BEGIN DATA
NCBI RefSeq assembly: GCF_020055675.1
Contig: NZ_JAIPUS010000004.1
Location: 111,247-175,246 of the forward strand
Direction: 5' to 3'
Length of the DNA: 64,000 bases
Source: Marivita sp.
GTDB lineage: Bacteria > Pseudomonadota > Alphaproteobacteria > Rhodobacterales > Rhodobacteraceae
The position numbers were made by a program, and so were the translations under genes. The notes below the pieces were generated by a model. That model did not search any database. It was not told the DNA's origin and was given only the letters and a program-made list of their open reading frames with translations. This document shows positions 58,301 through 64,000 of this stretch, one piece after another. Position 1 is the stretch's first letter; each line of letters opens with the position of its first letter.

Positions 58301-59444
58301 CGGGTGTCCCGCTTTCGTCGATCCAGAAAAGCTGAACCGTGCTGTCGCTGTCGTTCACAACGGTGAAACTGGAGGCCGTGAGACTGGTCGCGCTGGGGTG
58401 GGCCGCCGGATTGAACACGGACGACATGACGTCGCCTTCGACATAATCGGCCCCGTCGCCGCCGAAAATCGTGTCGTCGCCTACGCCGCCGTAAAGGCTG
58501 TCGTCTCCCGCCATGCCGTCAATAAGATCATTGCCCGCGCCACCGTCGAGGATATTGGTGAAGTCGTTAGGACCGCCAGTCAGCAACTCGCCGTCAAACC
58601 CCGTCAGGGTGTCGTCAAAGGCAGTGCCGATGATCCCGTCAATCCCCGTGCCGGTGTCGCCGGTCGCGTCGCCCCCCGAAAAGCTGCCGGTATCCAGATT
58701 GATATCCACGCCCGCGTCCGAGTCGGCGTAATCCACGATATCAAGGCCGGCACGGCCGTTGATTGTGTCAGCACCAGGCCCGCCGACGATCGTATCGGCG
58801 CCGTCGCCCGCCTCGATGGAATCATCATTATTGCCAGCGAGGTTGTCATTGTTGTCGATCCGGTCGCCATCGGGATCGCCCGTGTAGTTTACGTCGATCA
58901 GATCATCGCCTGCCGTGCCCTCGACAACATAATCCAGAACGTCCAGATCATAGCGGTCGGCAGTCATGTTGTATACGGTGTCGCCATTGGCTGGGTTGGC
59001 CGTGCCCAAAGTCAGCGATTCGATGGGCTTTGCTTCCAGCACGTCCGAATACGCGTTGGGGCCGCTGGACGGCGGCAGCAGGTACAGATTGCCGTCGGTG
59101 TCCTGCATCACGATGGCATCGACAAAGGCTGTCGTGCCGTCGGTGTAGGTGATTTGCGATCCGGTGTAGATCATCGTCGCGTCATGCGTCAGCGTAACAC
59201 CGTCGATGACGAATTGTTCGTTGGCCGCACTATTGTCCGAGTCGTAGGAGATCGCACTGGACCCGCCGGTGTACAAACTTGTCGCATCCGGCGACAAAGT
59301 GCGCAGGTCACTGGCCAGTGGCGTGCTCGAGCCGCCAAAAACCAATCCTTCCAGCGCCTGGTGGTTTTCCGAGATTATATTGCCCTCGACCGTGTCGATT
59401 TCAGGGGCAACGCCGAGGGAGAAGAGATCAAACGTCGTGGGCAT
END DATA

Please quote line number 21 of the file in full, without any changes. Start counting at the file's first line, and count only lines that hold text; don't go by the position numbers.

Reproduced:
59401 TCAGGGGCAACGCCGAGGGAGAAGAGATCAAACGTCGTGGGCAT